RESEARCH DESCRIPTIONResearch in Dr. Young's laboratory is focused on understanding how environmental factors, such as time-of-day and nutrition, influence cardiovascular health and disease.
Research in Dr. Young’s laboratory is focused on understanding how environmental factors, such as time-of-day and nutrition, influence cardiovascular health and disease. Regarding time-of-day, the laboratory is actively identifying the role(s) of the circadian clock within the cardiomyocyte. A broad objective of the laboratory has been to test the hypothesis that the circadian clock within the cardiomyocyte synchronizes responsiveness of the heart to diurnal variations in its environment. Impairment of this molecular mechanism would therefore result in an inability of the heart to respond appropriately to the onset of such environmental influences (i.e., maladaptation). The primary humoral factors currently under investigation are nutrients, such as glucose and fatty acids. In the latter case, the heart exhibits dramatic time-of-day-dependent oscillations in its responsiveness to fatty acids. Failure to respond adequately to increased fatty acid availability will result in accumulation of intramyocellular fatty acid derivatives. The latter may play a significant role in the pathogenesis of myocardial contractile dysfunction observed during obesity and diabetes mellitus. To address this line of reasoning, the laboratory has recently generated genetically modified mouse models in which the circadian clock is specifically impaired within cardiomyocytes. These models have provided novel insights regarding the critical roles of the cardiomyocyte circadian clock.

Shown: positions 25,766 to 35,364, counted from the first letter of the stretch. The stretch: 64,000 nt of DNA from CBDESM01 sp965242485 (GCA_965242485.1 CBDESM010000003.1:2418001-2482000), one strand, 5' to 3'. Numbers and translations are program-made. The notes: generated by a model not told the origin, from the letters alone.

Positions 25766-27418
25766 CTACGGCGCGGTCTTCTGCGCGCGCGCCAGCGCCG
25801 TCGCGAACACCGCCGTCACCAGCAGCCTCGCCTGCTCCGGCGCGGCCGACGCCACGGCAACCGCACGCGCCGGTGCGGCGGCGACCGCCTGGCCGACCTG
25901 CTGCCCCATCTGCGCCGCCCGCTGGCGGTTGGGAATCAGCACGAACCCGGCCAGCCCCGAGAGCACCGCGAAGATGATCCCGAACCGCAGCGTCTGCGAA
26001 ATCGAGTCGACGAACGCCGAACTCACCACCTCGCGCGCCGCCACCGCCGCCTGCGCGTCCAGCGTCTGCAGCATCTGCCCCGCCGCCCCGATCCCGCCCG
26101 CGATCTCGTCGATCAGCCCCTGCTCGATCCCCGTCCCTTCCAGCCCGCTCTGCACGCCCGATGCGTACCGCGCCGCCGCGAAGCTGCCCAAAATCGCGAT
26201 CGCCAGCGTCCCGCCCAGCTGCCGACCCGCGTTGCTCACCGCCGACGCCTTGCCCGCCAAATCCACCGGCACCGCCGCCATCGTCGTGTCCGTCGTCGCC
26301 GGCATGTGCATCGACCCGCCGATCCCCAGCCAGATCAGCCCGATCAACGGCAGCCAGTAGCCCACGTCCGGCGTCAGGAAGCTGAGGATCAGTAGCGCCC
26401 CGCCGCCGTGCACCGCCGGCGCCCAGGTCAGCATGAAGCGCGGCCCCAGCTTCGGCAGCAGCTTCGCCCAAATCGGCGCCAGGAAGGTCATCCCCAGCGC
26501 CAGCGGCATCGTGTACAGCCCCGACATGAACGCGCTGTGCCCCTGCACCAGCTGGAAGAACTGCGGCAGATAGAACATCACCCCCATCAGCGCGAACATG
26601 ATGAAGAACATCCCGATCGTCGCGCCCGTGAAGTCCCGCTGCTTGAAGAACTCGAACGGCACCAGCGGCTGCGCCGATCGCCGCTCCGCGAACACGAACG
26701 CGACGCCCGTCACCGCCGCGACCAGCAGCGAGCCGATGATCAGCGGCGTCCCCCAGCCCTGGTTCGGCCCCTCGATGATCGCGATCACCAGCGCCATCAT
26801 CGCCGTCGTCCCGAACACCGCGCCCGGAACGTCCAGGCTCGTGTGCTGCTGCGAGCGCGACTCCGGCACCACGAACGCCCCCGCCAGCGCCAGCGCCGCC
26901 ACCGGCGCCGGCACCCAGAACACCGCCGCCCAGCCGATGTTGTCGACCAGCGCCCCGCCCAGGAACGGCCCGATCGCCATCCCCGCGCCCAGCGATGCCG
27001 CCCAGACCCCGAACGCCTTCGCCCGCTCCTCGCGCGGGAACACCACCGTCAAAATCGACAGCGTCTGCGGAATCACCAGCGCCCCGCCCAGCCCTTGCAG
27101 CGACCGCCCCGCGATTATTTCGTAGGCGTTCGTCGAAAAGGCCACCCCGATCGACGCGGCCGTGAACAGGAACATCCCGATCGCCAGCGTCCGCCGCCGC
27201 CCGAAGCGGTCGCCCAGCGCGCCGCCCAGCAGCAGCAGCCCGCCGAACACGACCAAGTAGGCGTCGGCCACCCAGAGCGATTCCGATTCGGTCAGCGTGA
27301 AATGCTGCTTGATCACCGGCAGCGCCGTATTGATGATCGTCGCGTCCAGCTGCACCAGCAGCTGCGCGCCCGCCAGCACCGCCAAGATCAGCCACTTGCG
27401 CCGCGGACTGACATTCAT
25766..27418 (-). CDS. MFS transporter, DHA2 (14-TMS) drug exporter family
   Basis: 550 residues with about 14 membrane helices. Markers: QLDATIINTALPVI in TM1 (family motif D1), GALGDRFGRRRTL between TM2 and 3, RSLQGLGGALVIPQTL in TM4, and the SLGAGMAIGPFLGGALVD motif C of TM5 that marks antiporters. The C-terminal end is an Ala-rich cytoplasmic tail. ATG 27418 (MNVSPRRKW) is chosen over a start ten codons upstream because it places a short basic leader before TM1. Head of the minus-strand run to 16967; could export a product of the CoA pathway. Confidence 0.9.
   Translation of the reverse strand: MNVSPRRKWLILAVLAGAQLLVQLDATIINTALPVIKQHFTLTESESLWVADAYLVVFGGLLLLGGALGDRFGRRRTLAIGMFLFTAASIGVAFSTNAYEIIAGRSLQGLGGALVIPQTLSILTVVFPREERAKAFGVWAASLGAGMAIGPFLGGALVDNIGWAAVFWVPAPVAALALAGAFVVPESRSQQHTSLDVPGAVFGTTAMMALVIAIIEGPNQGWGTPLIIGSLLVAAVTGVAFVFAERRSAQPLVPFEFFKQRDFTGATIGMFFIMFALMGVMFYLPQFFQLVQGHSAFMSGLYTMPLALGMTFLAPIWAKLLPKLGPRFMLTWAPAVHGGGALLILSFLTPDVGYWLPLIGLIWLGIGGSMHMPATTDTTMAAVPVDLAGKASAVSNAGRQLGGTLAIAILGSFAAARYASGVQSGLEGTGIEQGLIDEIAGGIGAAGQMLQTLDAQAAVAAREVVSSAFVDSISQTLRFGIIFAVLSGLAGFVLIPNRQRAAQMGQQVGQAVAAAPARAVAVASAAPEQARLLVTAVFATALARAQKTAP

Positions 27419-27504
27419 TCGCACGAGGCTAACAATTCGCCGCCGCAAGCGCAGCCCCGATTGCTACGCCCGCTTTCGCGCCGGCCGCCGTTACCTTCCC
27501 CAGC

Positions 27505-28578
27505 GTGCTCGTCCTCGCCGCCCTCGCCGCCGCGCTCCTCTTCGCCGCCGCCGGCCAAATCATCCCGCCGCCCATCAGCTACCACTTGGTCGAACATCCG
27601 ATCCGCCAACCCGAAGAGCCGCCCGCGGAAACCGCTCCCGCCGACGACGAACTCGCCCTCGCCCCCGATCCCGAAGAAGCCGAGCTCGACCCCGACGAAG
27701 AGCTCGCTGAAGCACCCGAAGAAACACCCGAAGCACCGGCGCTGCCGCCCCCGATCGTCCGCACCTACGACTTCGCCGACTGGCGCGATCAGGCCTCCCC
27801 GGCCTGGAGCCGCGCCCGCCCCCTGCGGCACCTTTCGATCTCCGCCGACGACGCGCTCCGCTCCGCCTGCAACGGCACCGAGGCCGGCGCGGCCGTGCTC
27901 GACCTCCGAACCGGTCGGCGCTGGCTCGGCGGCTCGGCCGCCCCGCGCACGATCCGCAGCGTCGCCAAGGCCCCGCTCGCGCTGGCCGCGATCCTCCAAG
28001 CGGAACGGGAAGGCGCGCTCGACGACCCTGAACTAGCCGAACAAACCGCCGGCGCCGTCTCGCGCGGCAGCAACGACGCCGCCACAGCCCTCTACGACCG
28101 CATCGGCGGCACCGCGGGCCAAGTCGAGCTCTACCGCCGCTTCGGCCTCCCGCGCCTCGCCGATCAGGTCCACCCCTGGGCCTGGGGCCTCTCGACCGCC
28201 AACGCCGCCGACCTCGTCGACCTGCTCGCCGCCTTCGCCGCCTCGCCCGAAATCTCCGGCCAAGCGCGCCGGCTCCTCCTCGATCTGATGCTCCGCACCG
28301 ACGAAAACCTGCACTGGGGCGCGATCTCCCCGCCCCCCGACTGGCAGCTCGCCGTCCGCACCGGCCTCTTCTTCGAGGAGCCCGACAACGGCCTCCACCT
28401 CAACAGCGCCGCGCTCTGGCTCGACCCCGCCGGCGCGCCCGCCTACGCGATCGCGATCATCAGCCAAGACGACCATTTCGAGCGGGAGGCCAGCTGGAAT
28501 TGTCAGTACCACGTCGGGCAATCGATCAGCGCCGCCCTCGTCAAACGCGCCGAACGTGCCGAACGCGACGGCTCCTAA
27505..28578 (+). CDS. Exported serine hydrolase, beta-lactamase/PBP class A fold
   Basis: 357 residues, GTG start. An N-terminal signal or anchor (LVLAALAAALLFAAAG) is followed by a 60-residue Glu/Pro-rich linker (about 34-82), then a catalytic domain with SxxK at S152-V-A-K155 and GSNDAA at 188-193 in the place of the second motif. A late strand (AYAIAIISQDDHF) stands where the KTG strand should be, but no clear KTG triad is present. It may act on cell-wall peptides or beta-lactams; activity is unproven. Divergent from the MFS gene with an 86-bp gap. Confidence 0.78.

Martin Young received his Bachelors, Masters, PhD degrees in Biochemistry from the University of Oxford. Following postdoctoral training at Boston University and the University of Texas-Houston, Dr. Young held faculty appointments at the University of Texas-Houston and Baylor College of Medicine, before joining UAB. Dr. Young joined UAB in 2009 as an Associate Professor of Medicine.